Even if you’re a Baen author and what you’re selling is, in point of fact, Japanese pears, how are you going to even be seen, in the middle of all the orange vendors.  And for that matter, how are people going to know they might like Japanese pears if no one else sells them and they’ve never tried them.  (And to an extent, this explains – but doesn’t justify – big publishers’ obsession with books just like the last book.  You might be producing twilight clones, but at least people know what that is, how to ask for it, and might decide they want one.  If what you’re selling is unique, you first have to convince people to take a bite.)

So, if you’re a writer, say, like me, who could be called unique (mostly because the other things you COULD call me are probably obscene and not safe for a family blog) what in heck can you do but cross the metaphorical streets of the literary village yelling “Fresh hot fiction, come and get it while it’s fresh.”

That is actually possibly worse (though better too – more on that later) in the global market place indie publishing has opened for us.  So many offerings.  And why would people buy it, if they don’t know it exists?

Trust me, if people don’t know your books are there, they won’t buy them, no matter how good they are.  For the years I worked for traditional publishing, grinding out sometimes six books a year which – none of them – made it to bookstore shelves, or at least no bookstores near me, and which – OFTEN – got accidentally left out of the publisher’s own catalogue, I learned this dictum well.

So you have to self promote.  And there are ways to do it.  What are those ways?  This is one of the most frequently asked questions by newbies.

First, as with writing, what I’ve found is this: use the medium that works for you.  I am long-winded and odd, so this blog seems to work for me, as do blog tours when a book is ready for release.  Facebook too, to an extent.  I never got Twitter which seems to require your living more online than I’m willing to do.  But this is personality.  If you feel Twitter is your thing do it.  If your easiest publicity is via pintrest, use it.  If you’re personable, have a winning smile and enjoy the company of others and – this is important – if you live in the Eastern part of the country where there’s a con every weekend in driving distance, then the con circuit might be for you.  If your book is about quilting, you might consider getting a booth at craft fairs.

But all of that is to our purposes nothing.  More important is to remember two things: to whom are you selling?  And what are you selling?

In the old days when you had to sell to publishers or never get in at all, it paid to affect the sort of personality they were taught to admire: intellectual with a touch of the bohemian and something mysterious about you.  It also helped to be visually appealing (though you could get around that by being SPECTACULARLY unappealing there triggering the “must prove I’m not prejudiced” reaction) and by blowing your own horn.  I know at least one “major” author who climbed very quickly via telling every publisher at every con how wonderful he was.  He was telling everyone he was the next best thing in writing before he sold a single pro story.  Because publishers were fundamentally insecure and unable to tell what was good (there are reasons for that, but it’s long and not here) they believed him.  Success.

I watched this tactic in a sort of awe, because well…  It worked.  And yet, it was so weird and so against all my early training in behavior, that I would need to not be myself to use it.

But it worked, because what the publishers were buying was not the writing but the writer as a marketable product, which is what they believed in.  Books were, after all, fungible, so they wanted a writer they could trot out and tell people was wonderful.  How much easier to do that when the author himself believes he’s the second coming of Charles Dickens?

Nowadays… well…  It might very well still work.  There are people still getting in the old route.  I suspect though those are mostly you know, old college roommates and second cousins and other people personally KNOWN to the publisher.

For the rest of us they seem to be looking at how you sell indie.  (And if you’re smart, you’re looking at how you sell indie, too, and comparing it to what the traditionals offer.)  Or, if you’ve gotten in at a low or midlist level, the publisher is looking at your numbers.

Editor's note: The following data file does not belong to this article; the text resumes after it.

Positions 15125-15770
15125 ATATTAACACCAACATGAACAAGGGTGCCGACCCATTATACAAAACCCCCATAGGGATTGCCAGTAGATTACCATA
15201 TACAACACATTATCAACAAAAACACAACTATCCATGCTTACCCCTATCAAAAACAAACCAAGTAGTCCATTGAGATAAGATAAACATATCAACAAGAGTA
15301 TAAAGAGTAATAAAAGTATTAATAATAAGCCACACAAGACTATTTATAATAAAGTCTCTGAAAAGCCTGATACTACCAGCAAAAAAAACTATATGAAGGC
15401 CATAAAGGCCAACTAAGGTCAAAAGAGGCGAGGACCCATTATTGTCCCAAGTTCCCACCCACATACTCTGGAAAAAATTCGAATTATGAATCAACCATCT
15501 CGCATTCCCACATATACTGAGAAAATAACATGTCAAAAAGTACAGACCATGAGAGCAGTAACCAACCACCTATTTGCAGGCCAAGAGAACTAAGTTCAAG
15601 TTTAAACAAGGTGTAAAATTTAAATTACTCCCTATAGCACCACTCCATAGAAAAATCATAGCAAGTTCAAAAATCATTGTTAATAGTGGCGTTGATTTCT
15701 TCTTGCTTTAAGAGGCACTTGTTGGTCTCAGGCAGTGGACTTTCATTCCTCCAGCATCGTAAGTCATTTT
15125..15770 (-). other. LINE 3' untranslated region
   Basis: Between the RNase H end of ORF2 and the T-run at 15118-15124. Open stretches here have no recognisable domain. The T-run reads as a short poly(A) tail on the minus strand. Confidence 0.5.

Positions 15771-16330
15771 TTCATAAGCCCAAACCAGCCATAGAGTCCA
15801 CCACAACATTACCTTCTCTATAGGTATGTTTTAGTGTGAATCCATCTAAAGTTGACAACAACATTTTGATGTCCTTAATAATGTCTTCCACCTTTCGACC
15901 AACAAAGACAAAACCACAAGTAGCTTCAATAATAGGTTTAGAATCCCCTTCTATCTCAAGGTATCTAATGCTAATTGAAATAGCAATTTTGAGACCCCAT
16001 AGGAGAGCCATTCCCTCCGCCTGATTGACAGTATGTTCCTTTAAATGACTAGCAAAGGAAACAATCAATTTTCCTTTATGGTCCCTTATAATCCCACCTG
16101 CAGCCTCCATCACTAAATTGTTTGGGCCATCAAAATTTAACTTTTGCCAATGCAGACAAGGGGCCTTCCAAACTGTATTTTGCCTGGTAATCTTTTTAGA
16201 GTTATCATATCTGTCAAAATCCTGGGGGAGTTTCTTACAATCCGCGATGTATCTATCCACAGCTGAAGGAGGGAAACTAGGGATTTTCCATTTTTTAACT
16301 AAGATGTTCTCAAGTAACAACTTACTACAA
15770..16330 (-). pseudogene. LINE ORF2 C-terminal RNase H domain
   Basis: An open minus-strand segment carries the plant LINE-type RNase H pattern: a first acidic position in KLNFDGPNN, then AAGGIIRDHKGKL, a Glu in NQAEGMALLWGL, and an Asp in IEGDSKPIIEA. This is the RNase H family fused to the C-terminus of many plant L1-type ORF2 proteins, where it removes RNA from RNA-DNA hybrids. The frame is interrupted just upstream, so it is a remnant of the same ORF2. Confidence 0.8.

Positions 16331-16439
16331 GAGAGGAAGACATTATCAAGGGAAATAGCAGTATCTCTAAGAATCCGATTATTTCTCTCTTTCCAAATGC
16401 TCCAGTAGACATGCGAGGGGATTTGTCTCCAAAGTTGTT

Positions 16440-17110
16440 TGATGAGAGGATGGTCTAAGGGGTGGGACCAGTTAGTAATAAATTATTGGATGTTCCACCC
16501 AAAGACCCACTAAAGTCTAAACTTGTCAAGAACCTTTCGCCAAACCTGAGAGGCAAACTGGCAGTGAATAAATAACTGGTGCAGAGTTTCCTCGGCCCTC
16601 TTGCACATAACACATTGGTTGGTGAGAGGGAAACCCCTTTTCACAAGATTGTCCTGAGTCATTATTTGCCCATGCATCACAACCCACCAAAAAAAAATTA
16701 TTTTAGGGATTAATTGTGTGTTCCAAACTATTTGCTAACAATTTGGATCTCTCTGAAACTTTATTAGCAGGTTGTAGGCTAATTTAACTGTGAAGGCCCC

How do you increase those?  Well… you hawk the book.  The method you use is your own.  It might even be youtubes of your cat dancing with the book, for all I care.

Remember, though, it’s the book you’re selling – not yourself.  Telling the world how wonderful you are seems to provoke in most people a sort of recoil and a doubt.  I know a local writer whom con organizers call ‘the rudest man on Earth” – he’s not.  He’s trying to self promote and is completely clueless.  So instead of telling people about his book, about his subject and how wonderful it is, he behaves as if he were selling to an old style publisher, and acts like he’s an a’tist and tells everyone how wonderful HE is – which when people are looking at micro-press books and pays in copies publications fails to have much impact.  (It also, as he gets desperate, acquires a tinny, off-key tone that makes the whole thing worse.)

The readers don’t think books are fungible, and readers care about THE BOOK, not you.  (Of course, when you have a blog, it’s hard not to talk about yourself, but do try not to make it just a series of boasts, okay?  Write about the interesting stuff around you.  There must be SOMETHING. [ Hey, if I blog long enough I’ll find something interesting about me, too])

This I can do.  As a writer, my life is usually circumscribed to the desk, though I have wildly exciting grocery trips and kid-related stuff.  HOWEVER as a writer, I think up interesting worlds and read interesting stuff to setup those worlds, and spend a lot of time analyzing society and the world.  So, you see, I have stuff to talk about that relates (at least sideways and backwards) to my books.  And I’ve found talking about THOSE with lots of enthusiasm works.  It certainly works far better than walking down the village street shouting “Buy me, I’m hot.”  (Well, we didn’t have THOSE in the village.  Too small for that.  Besides, the two ladies willing to… never mind.)

As for those who are totally indie and in the global market place: if your marketplace is big enough, even hawking won’t do.  You can do a minimal and get people buying one or two books and then word of mouth might take off.  You can even get books to blog reviews, and that sometimes helps.

But ultimately, in a big enough market place, what seems to work is to have the big shop.  People who are strangers are more likely to see the big establishment or the stall with the colorful cover.  How do you do that?  Well… mostly by having a lot of merchandise out.  That way, if someone stumbles on you and buys one, they’ll come back and buy all the others: hundreds of books, perhaps, if you have that many out.  (And keep in mind a short story is a “book” in this market.)

All the ones I know making a living in this manner put out a lot of books on a regular schedule.  I only have a few so far.  But I’m writing more.

And meanwhile, because I’m also on the traditional market place, I’ll continue the yelling, “Good, Fresh Fiction, hot and … er… fresh.  Buy it here.  We don’t wax our characters.”